After a little confusion getting checked in onboard, I found my cabin and settled in. This is my first real cruise- tho maybe not- they refer to this as an ‘expedition’ not a cruise. My cabin is very spacious and comfortable.

There’s plenty of space, I even have a separate sitting area with a full size couch and a coffee table in front of a large flat screen TV (where I can see the daily schedule and watch the lectures in comfort). The bed is very comfortable, with thick padding on the mattress and fluffy comforters and wool blankets on top if you want to use them. The temperature is adjustable and you can even control the heated floor in the bathroom. There’s a small fridge and I can make hot tea in the mornings before breakfast.

my cabin has a large window where I can watch the scenery outside

We had a buffet dinner soon after our mandatory safety briefing. This was my first time I’ve seen it done like this- on a movie screen with a crew member demonstrating. Usually we all have to put on the lifejackets and gumby suits (the suits here are much lighter than the ones I’m used to). I guess this is more practical for a cruise ship with so many people. I did appreciate the way it was done here.

I was very impressed with the food and the service at dinner. There was soup and a selection of breads, a salad bar, a seafood section, a variety of meats and cheeses, 3-4 choices of entrees (plus a vegetarian), pasta to order and roast beef carved by the chef. He likes to wander around and see how we’re enjoying his food. The wait staff (mostly Filipino) was very friendly and helpful, they’re really on the ball.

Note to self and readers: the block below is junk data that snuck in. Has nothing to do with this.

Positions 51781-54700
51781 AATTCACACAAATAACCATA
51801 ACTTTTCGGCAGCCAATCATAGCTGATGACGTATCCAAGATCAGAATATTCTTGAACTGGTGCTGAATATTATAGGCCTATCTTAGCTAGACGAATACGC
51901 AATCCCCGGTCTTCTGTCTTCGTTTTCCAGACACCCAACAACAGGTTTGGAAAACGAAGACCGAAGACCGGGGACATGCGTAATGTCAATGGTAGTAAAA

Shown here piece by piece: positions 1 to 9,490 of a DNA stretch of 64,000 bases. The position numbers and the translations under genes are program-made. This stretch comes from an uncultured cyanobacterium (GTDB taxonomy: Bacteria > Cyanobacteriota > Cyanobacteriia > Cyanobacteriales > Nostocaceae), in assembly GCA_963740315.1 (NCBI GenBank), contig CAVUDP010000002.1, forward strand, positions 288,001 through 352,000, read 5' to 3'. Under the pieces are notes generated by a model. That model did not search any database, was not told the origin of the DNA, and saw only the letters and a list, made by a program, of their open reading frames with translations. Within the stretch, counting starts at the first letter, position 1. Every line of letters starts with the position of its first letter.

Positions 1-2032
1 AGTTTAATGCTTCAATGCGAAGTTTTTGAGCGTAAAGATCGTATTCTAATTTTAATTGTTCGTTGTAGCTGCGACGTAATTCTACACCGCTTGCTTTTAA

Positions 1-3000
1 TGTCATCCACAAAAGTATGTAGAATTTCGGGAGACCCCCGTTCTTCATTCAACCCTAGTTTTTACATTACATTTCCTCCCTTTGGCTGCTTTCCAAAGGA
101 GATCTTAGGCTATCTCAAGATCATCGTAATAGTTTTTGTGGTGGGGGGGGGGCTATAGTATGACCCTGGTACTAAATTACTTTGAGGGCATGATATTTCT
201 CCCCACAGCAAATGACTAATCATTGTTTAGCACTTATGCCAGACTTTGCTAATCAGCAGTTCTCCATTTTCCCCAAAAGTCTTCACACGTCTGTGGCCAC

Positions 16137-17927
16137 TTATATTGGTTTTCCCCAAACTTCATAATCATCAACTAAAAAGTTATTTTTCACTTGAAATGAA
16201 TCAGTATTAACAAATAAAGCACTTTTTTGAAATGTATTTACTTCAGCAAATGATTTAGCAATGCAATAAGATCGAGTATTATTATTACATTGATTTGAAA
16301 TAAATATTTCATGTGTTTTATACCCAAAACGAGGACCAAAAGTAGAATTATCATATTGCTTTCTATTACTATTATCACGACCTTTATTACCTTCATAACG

Then, dessert of course. Three to choose from there too: vanilla creme brûlée, chocolate brownies and mixed berry compote. I sampled all three. 🙂

After a last look at Punta Arenas, I headed to bed. Sorry to see the flames scattered around the city, the protesters were still at it. At least we were able to get our bunkers loaded finally when the port workers finished their protest for the day.

An Interesting Day In Santiago

I’ve been taking a break from blogging. I didn’t really intend to, but I’ve been so preoccupied with other things I just didn’t feel up to it. Now, I’m finally getting back some motivation and should have something interesting to post about as well. 🙂

I somehow managed to find a super good deal on a cruise to Antarctica. I’ve been wanting to do this for decades. I remember thinking when they stopped the big cruise ships from doing anything there that it would soon be impossible for regular people like me to go.

Yep, the prices shot up sky high. You’d spend a fortune for a week long cruise- not counting flights to get to/from the ship. And as a single person? Forget it.